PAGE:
Jason Webster and Kimberly Spurlock, two local lawyers, have teamed up to represent Elm Grove and North Kingwood Forest (NKF) flood victims. On May 7th, video captured floodwater streaming out of the 268-acre site north and west of those two subdivisions. The contractor had already clearcut most of the land for the developer’s new Woodridge Village. However, the contractor had not yet excavated the key detention pond next to the people who flooded. As a result, it appears that runoff from the mostly clay soils in the new development compounded street flooding already in progress. That’s when the volume of water became more than the streets could handle and hundreds of homes flooded.
Third Wave of Lawsuits Filed Last Week
The third wave of lawsuits filed by Webster and Spurlock against defendants Figure Four Partners, LTD; PSWA, Inc.; and Rebel Contractors, Inc. brings the total of plaintiffs they represent to more than 200.
This is not a class action suit. Each plaintiff suffered different amounts of damage. It is a series of individual lawsuits. Here is the first wave of plaintiffs, the second, the third and the basis for the claims.
The lawsuits allege negligence, negligence per se, gross negligence, nuisance, and violation of Section 11.086 of the Texas Water Code. Plaintiffs seek exemplary damages and a permanent injunction among other things.
Figure Four and LJA Engineering Response
A statement by Figure Four Partners, LTD, claims the flood was an act of God and that many of the detention ponds were already complete. However, LJA Engineering, which had been hired by Figure Four to design drainage for the new development, later said that none of the detention ponds was complete. One one was fully excavated, but not yet completed, they said.
Natural Drainage Filled Near Highest Concentration of Flooded Homes
Only about 1% of the homes in Kingwood flooded on May 7th. Of those, almost all were adjacent to the land that Figure Four and Rebel Contractors clearcut. They also sloped the land toward the flooded homes – without first excavating critical detention ponds needed to prevent flooding.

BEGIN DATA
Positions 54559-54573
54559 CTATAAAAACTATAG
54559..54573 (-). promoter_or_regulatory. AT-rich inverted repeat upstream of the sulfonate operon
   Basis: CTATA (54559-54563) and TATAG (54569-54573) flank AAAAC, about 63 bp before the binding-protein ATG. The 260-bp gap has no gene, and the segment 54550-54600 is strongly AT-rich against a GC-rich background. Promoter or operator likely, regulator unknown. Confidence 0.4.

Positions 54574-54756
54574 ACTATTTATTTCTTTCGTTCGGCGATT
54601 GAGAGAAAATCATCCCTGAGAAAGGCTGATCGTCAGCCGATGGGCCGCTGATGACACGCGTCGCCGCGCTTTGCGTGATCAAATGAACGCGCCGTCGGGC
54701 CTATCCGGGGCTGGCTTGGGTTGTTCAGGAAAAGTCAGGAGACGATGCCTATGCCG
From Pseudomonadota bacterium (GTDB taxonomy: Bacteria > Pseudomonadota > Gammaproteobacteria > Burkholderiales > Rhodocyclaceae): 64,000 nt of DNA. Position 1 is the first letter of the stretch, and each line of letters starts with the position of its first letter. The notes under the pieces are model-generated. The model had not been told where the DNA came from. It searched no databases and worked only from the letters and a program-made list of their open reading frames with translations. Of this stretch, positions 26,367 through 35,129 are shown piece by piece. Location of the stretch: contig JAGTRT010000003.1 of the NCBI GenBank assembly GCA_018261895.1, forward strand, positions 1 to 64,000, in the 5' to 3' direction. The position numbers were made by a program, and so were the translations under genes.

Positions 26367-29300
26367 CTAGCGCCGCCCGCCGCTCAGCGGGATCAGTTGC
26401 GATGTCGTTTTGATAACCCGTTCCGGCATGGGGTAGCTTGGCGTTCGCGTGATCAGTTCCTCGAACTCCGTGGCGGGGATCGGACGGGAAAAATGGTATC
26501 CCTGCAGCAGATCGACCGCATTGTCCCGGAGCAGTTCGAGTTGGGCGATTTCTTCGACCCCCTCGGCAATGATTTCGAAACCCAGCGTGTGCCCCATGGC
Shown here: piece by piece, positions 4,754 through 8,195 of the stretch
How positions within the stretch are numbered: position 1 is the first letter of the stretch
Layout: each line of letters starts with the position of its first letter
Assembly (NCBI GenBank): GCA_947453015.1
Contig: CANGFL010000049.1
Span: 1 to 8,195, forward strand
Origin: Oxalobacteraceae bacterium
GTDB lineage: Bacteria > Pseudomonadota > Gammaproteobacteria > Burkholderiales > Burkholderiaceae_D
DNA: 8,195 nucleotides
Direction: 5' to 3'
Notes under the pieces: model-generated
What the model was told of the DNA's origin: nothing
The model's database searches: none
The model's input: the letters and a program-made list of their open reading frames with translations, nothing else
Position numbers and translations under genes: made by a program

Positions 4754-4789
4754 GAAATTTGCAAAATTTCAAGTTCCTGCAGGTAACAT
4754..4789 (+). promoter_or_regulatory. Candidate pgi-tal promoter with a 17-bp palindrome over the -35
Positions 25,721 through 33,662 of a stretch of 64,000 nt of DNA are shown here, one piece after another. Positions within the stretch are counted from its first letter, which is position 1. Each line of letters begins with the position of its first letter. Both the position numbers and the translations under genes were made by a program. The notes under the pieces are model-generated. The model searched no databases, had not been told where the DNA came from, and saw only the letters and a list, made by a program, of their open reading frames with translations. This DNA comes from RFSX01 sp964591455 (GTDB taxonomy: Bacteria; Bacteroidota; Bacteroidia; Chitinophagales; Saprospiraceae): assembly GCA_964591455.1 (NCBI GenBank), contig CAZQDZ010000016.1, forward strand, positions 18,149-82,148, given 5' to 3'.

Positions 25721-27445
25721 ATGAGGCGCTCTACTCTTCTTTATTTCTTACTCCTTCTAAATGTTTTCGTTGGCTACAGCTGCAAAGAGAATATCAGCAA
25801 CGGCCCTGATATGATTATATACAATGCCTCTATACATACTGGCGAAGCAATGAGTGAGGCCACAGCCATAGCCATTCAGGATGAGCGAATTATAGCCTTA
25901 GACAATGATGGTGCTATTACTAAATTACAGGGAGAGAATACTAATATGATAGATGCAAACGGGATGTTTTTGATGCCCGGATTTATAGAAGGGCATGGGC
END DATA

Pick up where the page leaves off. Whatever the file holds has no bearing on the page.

According to numerous residents, the contractor also filled in existing streams and wetlands while grading the property. Partially as a result, homes that never flooded before suddenly flooded during what Harris County meteorologist Jeff Lindner characterized as a 2-year to 50-year rain event. Plans show that if the detention ponds had been constructed, they should have held a 100-year rain.
Next Steps in Lawsuits
District court record searches indicate that no other law firm has yet filed suit against these defendants for the Elm Grove and NKF flooding. However, they may. At least two other law firms have held meetings with residents.
Meanwhile, the court has scheduled oral arguments for the temporary injunction against Figure Four Partners, LTD; PSWA, Inc.; and Rebel Contractors for July 8 at 2:30 PM in the 11th Judicial District Court. This is for the second batch of plaintiffs.
Previous Problems Surface for Rebel Contractors
A search of Harris County District Court records found a separate lawsuit against Rebel Contractors for a different incident. Harris County and the State of Texas (on behalf of the TCEQ) sued the company for its practice of burning trees while clearing land. The plaintiffs claimed the practice added to air pollution and harmed health. The County and State won an injunction against Rebel Contractors. Rebel agreed to stop its burning.
“Rainxiety” Sets In
A new term is floating around: rainxiety. That’s the anxiety flood victims feel whenever rain is forecast. Dozens of residents have told me that they sweat, their hearts race, and they begin to panic whenever it rains. One even begins humming Creedence Clearwater Revival’s “Who’ll Stop the Rain?” That should become the theme song for Elm Grove and North Kingwood Forest.
“Still the rain kept pourin’,
Fallin’ on my ears.
And I wonder, Still I wonder
Who’ll stop the rain.”
By John Fogarty
All thoughts expressed in this post represent my opinions on matters of public policy and safety. They are protected by the First Amendment of the US Constitution and the Anti-SLAPP statute of the Great State of Texas.
Posted by Bob Rehak on 5/29/2019 with help from Jeff Miller
638 Days since Hurricane Harvey